Constraint implication
David Feuer
david.feuer at gmail.com
Tue Jan 2 10:41:28 UTC 2018
For whatever it's worth, it seems to me that the two next steps, in no
particular order, should likely be
1. Add quantified contexts. These should obsolete Data.Constraint.Forall by
offering a much nicer API (without needing to use `inst`, etc., manually).
2. Add the ability to at least express constraint implication at the
constraint level, and propagate some of that information automatically.
Trying to be too clever seems to run into backtracking, so it's not clear
that we should try to jump straight to a full constraint implication
system. If we could even get a version that requires manual guidance to use
(like Data.Constraint.Forall does today), we'd surely be making some
progress.
On Jan 2, 2018 5:08 AM, "Simon Peyton Jones via Libraries" <
libraries at haskell.org> wrote:
> Getting this stuff into GHC is the tricky part!
>
> Indeed… but step 1 is to articulate a well-formed specification. I’m not
> close enough to this conversation to understand all the details, let alone
> form a specification. But perhaps some of you are.
>
>
>
> I think (2) is described here: https://ghc.haskell.org/trac/
> ghc/wiki/QuantifiedContexts. I have been keen on this proposal for
> years, just lacking time to execute on it.
>
>
>
> Simon
>
>
>
> *From:* Libraries [mailto:libraries-bounces at haskell.org] *On Behalf Of *Edward
> Kmett
> *Sent:* 27 December 2017 19:18
> *To:* Ryan Reich <ryan.reich at gmail.com>
> *Cc:* Haskell Libraries <libraries at haskell.org>
> *Subject:* Re: Constraint implication
>
>
>
> Just a few old observations I've made from implementing these things into
> type systems of my own:
>
>
>
> 1.) An internal hom for the category of constraints is admissible:
>
>
>
> (|-) :: Constraint -> Constraint -> Constraint
>
>
>
> models entailment, and effectively brings into scope a local rule, but
> global instance resolution isn't lost if this is only produced from
> existing instances.
>
>
>
> To your point, this is analogous to the (:-) :: Constraint -> Constraint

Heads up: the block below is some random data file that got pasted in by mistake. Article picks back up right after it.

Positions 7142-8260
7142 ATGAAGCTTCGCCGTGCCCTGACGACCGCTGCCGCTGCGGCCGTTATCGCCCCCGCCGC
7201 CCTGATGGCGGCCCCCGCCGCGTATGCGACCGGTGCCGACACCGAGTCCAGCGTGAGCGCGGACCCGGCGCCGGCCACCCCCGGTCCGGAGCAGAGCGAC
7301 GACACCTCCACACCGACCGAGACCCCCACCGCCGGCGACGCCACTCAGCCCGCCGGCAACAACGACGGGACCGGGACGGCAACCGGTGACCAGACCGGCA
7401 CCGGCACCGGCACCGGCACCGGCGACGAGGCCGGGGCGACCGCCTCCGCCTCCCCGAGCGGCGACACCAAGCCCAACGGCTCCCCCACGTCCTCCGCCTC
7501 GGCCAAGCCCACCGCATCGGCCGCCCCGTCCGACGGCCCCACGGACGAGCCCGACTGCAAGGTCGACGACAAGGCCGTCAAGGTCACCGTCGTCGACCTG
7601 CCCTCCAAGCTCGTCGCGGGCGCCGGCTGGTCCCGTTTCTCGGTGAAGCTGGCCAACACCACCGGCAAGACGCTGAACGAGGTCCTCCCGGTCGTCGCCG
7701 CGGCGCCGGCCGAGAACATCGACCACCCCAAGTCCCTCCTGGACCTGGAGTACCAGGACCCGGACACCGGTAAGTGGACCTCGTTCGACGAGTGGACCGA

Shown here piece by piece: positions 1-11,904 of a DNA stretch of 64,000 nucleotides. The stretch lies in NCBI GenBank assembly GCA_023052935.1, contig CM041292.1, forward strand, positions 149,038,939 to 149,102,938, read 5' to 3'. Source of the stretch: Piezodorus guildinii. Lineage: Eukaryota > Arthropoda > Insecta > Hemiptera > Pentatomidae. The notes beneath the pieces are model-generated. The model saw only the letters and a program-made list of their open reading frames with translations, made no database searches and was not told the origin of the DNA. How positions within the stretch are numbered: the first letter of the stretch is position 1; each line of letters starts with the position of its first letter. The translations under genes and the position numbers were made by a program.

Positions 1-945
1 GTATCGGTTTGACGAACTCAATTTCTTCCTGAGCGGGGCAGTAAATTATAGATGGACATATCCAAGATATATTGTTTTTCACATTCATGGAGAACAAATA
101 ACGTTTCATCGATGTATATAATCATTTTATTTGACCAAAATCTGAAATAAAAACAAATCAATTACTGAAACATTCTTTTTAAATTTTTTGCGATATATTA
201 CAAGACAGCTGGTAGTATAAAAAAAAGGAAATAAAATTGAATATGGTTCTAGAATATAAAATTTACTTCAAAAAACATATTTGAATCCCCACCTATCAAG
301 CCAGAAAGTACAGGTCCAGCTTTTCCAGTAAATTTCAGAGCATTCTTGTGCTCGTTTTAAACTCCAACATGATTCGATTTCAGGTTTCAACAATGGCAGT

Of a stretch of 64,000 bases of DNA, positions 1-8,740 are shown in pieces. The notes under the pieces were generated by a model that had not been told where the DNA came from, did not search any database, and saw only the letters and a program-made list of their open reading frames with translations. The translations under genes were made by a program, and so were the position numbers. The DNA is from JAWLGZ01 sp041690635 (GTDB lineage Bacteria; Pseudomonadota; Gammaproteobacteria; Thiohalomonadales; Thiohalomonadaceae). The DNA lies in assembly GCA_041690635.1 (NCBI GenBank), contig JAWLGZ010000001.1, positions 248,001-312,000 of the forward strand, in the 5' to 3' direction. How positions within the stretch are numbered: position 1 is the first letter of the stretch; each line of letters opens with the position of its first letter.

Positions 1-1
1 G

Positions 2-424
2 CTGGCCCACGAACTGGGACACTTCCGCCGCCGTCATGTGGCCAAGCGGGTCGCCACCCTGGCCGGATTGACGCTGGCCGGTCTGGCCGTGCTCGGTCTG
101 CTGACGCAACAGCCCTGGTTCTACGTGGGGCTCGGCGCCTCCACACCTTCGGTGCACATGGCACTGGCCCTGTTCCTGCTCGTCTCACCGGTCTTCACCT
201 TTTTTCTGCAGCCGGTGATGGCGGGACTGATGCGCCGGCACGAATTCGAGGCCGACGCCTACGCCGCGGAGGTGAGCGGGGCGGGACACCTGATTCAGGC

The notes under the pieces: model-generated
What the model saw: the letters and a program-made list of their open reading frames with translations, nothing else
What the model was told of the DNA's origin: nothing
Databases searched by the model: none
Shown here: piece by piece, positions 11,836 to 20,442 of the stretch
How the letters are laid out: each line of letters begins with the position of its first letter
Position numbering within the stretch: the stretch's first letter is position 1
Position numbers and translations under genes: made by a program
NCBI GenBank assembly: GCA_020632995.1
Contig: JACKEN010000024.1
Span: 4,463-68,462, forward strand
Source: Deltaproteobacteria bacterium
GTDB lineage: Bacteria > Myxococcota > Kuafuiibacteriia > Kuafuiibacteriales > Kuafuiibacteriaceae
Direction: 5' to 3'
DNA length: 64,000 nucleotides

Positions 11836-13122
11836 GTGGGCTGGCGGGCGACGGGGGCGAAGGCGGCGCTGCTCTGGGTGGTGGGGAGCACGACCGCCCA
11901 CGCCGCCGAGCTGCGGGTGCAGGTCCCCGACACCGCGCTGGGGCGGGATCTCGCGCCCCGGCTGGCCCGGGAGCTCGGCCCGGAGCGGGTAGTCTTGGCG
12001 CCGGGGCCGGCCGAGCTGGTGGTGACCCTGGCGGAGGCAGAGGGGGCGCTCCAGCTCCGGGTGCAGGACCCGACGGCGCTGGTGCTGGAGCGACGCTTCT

> -> * external hom for the category of constraints provided by my
> constraints package, but it is internal, with all of the appropriate CCC
> operations.
>
>
>
> 2.) Quantification over constraints is also admissible.
>
>
>
> Neither one compromises the "thinness" of the category of constraints that
> provides us global coherence of instance resolution
>
>
>
> In this case the property that if D is thin, so is [C,D]. forall here can
> quantify over any other kind you want.
>
>
>
> Unfortunately, neither implemented in Haskell.
>
>
>
> You'd need both of them to be able to talk about constraints like (forall
> a. Eq a |- Eq (f a)).
>
>
>
> Together could eliminate, morally, the entire Data.Functor.Classes mess.
> (That said, as implemented those classes are a bit stronger than the
> quantified form)
>
>
>
> 3.) Constraint also admits a sum type, (\/) but it acts more like a least
> upper bound than an either.
>
>
>
> It is much easier to talk about in the category of constraints using the
> first part above.
>
>
>
> Given (p |- r, q |- r), (p \/ q) |- r and vice versa.
>
>
>
> The key to keeping the category of constraints thin is that you can't case
> analyze on it, its more like if you look at, say, Ord [a] \/ Eq a you can
> get to any constraint that you could get to given the intersection of both,
> not using the particulars of either. e.g. its morally as powerful as Eq [a]
> in this case.
>
>
>
> Getting this stuff into GHC is the tricky part!
>
>
>
> -Edward
>
>
>
> On Wed, Dec 27, 2017 at 2:50 AM, Ryan Reich <ryan.reich at gmail.com> wrote:
>
> The Constraint kind appears to lack an interface to an important
> capability that is already part of the type checker: constraint
> implication. Namely, the ability to provide a witness for the statement
> "constraint c1 implies constraint c2" or, more importantly, "for all a,
> constraint (c1 a) implies constraint (c2 a)", where c1 and c2 are now
> constraint-valued type functions (and possibly even for constraint
> functions with multiple parameters). It seems to me that this can follow
> the pattern of the "magic" Coercible type class and the (non-magic)
> Coercion data type; it provides the programmer with an analogous value to
> this example that can be obtained in apparently no other way.
>
>
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